When we begin, Cassio is one of Othello's soldiers, and is recently appointed the general's second-in-command. This infuriates Iago, as he wanted to be lieutenant, and Cassio is a math (not muscle) guy, so Iago cannot understand this appointment.
Like all people, real and imagined, he's got some flaws. First, he's a lightweight when it comes to drinking. This is the weakness that Iago exploits (when Iago gets Cassio drunk and sends him off to fight Roderigo). Second, Cassio's a little too much of a lady's man. This angers Iago, as Cassio's kissing Emilia in front of Iago is a bad idea. It also comes back to bite Cassio in the end, since his flirtatious charisma helps convince Othello that Cassio is having sex with Desdemona.
Cassio is the kind of guy who likes to put women in one of two categories – virgin or whore. When he talks about Desdemona, we can tell that he sees her as a kind of secular Virgin Mary. Here's what he says when Desdemona arrives in Cyprus:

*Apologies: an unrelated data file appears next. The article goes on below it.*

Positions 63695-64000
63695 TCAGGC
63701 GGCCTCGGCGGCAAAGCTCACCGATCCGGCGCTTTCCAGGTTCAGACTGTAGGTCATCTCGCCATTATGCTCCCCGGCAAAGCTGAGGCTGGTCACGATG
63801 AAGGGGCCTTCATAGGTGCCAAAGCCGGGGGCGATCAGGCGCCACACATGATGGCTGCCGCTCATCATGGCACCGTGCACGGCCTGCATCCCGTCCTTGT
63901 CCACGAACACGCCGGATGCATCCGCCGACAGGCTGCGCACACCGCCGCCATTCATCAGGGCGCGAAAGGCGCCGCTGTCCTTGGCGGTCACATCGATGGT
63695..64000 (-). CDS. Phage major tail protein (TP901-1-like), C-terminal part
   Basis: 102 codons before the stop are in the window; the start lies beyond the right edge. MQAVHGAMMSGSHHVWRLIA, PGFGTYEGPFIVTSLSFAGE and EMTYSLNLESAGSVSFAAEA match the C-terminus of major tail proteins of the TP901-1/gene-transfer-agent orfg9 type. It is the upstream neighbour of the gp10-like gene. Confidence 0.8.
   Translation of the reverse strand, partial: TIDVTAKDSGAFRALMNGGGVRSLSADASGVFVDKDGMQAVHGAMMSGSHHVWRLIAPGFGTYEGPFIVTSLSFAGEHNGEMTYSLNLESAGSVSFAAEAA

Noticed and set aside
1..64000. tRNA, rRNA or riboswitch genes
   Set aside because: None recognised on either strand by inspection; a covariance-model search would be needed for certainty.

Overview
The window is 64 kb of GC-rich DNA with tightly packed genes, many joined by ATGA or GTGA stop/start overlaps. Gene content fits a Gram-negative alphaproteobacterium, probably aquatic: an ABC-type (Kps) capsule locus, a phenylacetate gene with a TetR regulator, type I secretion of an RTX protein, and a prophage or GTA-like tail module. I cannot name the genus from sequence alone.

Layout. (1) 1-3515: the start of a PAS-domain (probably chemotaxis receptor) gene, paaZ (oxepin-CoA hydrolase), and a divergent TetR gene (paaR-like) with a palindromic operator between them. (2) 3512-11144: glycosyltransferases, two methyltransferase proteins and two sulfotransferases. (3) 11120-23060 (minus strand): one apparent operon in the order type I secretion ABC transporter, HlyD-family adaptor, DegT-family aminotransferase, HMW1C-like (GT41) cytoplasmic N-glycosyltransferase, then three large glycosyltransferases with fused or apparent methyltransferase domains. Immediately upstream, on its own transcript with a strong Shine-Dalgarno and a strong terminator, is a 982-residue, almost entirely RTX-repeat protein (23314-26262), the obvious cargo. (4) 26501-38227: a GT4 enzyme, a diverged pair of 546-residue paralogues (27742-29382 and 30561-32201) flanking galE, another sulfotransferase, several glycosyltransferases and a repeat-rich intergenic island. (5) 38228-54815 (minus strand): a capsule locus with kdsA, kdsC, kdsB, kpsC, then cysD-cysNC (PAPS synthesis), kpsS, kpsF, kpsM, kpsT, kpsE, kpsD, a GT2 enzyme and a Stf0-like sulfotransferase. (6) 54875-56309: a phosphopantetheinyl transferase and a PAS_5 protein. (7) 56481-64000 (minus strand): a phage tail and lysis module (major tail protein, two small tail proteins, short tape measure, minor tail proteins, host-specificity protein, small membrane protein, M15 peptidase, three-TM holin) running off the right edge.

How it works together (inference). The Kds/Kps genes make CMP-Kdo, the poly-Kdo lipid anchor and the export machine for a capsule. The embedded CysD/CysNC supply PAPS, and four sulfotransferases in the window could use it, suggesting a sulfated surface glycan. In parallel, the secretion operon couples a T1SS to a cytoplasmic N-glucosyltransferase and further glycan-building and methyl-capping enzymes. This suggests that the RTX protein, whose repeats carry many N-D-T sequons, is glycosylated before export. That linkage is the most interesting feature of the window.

O behold […] You men of Cyprus, let her have your knees,
Hail to thee lady, and the grace of heaven,
Before, behind thee, and on every hand,
Enwheel thee round. (2.1.91; 93-96)
Clearly, Cassio worships Desdemona but, he has a tendency to mock his courtesan girlfriend, Bianca, who, sadly, is pretty smitten with Cassio. As Iago points out, "when [Cassio] hears of [Bianca], he cannot refrain / From the excess of laughter" (4.1.115-116). While Cassio may not be guilty of sleeping with another man's wife, it seems pretty clear that he's kind of a jerk when it comes to women.